A Chinese magazine with a cover story naming then-President-elect Donald Trump their Person of the Year for 2016.
Greg Baker—AFP/Getty Images
By Kevin Lui
February 10, 2017

On his 20th full day in office, President Donald Trump finally had his first conversation with his Chinese counterpart.

He reportedly told Xi Jinping, during what was described as an “extremely cordial” call, that the U.S. would honor the “one China” policy. But while that has eased immediate tensions between the world’s top two economies, potential flash points remain.

The democratic aspirations of China’s freest city, Hong Kong, could be one. A pro-independence group in Hong Kong sent a letter Wednesday to the White House, urging Trump use the power of executive orders to intervene in Beijing’s continuous encroachment of rights and freedoms in the city.

“Blocking the arrogant, lawless and dishonorable communist regime from harming the world through Hong Kong is of the common interest of the U.S. and the city,” read a statement from the Hong Kong National Party.

“We can see that the majority of [Trump’s] team take a firm, hawkish and unfriendly stance towards China,” convener Chan Ho-tin tells TIME.

Read More: Hong Kong’s Former Governor Slams U.K. for ‘Kowtowing’ to China Over Eroding Rights

During his campaign, Trump was markedly more hostile toward China than previous candidates.

Trump repeatedly took aim at Beijing on the campaign trail — during one debate with Hillary Clinton, Trump not only claimed falsely that climate change was a Chinese-invented hoax but also accused it of “using our country as a piggy bank to rebuild” itself. He also suggested, when President-elect, that the U.S. shouldn’t “have to be bound” by its four-decade recognition of China as one single entity “unless we make a deal.”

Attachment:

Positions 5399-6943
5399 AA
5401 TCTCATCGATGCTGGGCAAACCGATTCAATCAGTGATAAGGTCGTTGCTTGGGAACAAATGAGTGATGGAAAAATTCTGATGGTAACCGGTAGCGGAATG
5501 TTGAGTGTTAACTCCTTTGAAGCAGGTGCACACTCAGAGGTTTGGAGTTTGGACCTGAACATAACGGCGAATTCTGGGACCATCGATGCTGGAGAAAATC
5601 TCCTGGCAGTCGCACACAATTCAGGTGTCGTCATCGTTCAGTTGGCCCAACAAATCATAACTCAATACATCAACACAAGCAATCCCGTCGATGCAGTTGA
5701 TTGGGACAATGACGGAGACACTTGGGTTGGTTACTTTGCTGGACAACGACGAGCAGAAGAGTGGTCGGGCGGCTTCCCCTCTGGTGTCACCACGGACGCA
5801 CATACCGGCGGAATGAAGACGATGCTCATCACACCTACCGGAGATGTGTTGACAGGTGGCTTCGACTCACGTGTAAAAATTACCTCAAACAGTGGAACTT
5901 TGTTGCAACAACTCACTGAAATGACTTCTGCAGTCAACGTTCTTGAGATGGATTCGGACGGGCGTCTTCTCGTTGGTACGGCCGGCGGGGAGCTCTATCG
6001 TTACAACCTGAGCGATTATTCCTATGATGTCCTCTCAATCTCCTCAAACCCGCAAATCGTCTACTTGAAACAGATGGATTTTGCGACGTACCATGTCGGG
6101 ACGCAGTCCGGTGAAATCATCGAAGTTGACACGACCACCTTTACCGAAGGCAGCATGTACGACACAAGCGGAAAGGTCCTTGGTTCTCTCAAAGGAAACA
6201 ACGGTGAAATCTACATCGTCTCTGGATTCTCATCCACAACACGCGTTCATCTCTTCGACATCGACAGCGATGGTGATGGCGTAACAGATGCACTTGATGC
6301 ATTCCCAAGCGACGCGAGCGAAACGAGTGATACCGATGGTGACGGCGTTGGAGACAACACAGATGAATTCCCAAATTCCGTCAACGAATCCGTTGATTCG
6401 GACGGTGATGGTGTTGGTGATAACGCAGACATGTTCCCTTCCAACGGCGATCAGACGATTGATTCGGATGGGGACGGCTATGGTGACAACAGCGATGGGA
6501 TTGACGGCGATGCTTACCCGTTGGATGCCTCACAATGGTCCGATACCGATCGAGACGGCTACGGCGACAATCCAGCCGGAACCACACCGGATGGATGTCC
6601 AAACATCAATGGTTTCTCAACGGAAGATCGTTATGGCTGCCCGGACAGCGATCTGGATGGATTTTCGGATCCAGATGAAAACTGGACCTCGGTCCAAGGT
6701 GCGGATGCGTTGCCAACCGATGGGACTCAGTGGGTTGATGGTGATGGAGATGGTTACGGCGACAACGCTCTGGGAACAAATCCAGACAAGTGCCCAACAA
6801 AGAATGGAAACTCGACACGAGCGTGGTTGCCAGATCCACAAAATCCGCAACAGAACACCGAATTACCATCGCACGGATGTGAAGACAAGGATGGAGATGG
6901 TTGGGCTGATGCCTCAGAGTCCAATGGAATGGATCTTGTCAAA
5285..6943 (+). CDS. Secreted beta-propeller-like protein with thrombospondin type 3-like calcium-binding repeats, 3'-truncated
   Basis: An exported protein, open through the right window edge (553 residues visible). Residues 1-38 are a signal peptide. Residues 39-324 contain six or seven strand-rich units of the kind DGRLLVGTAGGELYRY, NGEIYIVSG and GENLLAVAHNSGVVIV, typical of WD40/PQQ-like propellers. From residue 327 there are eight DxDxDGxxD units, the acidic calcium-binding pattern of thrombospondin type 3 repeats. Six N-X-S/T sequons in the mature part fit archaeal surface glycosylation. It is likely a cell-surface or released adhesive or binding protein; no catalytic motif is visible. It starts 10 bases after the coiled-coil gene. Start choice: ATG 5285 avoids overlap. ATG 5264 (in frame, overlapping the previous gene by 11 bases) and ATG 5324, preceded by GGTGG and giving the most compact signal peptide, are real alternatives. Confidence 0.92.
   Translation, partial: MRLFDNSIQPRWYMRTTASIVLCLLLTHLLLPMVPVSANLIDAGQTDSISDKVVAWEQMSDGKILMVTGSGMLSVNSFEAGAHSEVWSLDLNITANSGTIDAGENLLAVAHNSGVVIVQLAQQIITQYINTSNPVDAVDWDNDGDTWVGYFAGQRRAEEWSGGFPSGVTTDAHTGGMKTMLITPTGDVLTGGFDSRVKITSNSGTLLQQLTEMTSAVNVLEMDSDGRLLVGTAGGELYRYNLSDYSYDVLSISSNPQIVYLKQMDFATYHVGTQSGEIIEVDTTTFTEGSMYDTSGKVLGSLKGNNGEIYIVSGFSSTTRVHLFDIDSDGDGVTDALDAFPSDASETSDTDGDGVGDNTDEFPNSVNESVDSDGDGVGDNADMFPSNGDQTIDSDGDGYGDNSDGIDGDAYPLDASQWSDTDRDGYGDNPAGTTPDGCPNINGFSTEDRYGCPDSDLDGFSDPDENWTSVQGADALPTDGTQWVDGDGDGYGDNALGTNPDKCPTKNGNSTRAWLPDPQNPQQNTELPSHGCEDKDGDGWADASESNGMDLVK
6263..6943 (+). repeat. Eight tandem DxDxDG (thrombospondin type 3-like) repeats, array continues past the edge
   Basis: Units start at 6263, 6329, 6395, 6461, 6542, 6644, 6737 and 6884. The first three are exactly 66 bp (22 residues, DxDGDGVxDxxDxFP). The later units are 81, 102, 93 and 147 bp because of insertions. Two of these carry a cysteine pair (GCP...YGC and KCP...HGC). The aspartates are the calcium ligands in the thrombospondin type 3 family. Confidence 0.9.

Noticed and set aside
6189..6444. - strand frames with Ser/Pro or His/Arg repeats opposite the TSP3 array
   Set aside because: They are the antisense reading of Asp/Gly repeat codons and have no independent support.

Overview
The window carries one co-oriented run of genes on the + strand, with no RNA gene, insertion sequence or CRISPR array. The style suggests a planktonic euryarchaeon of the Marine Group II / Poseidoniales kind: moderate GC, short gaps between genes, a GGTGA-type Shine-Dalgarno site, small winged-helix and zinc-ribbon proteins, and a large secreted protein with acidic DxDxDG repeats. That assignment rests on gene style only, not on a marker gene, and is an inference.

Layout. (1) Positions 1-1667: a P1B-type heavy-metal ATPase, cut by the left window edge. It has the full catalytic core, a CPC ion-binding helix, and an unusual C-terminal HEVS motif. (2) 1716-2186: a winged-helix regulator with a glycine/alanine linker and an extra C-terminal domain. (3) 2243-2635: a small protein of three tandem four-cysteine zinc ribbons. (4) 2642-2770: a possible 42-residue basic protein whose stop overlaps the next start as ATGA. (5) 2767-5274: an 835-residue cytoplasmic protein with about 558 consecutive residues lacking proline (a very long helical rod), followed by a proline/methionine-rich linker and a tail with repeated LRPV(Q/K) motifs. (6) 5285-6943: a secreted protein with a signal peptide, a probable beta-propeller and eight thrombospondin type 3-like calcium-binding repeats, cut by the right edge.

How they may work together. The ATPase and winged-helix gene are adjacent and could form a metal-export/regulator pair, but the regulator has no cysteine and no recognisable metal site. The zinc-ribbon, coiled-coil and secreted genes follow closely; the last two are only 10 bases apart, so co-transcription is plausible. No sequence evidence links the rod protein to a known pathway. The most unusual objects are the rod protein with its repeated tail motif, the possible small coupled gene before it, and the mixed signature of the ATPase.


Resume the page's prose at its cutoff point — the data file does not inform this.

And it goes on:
Then there was the call from Taiwan President Tsai Ing-wen, which Trump took, prompting frantic reactions from people living in the mainland, and a forceful response from Beijing that closer U.S.-Taiwan links were “out of the question.”

Then, during his Senate confirmation hearing, Secretary of State Rex Tillerson characterized China’s construction of militarized artificial islands in the South China Sea as “akin to Russia’s taking Crimea” from Ukraine in 2014, and suggested that the U.S. should block China’s access to those islands. His comments drew fiery responses from the Chinese state and state-run media alike in the following days.

More recently, Defense Secretary James Mattis reassured Japan’s Prime Minister Shinzo Abe during his visit to Japan and South Korea that a group of disputed islands in the East China Sea — known in Japan as the Senkakus and in China as Diaoyu — would remain covered by the joint U.S.-Japan security pact.

At one point, there were fears that relations between the U.S. and China may well head toward a downward spiral, with state media in China warning after Tillerson’s comments that “the two sides had better prepare for a military clash.”

Read More: Donald Trump’s Top Priority Must Be a Strong China Strategy

But longtime China analyst Willy Lam tells TIME that, judging by Trump’s call and his letter to Xi — which says he looks forward to a “constructive relationship” — the U.S. leader is dialing down his China rhetoric — at least for now.

These instances “show that Trump might not be carrying out the threats he made during the campaign, for example, labeling China as a currency manipulator and slapping a 25% tariff on Chinese products,” Lam says.

He suggests that China is “somewhat hopeful” that Trump would climb down from his hard-line posture during the campaign and be willing to talk.

“Even though it’s difficult to predict anything about Trump, it seems that he’s amenable to negotiations first,” Lam adds.

As for whether a more confrontational Trump administration would be a forceful defender of freedoms in Taiwan and Hong Kong in the face of China, Lam sees the two places as merely the “Taiwan card” and the “Hong Kong card” in Washington’s dealings with Beijing.

“I don’t think he’s genuinely committed to backing democratic rights for Taiwan and Hong Kong,” he tells TIME.

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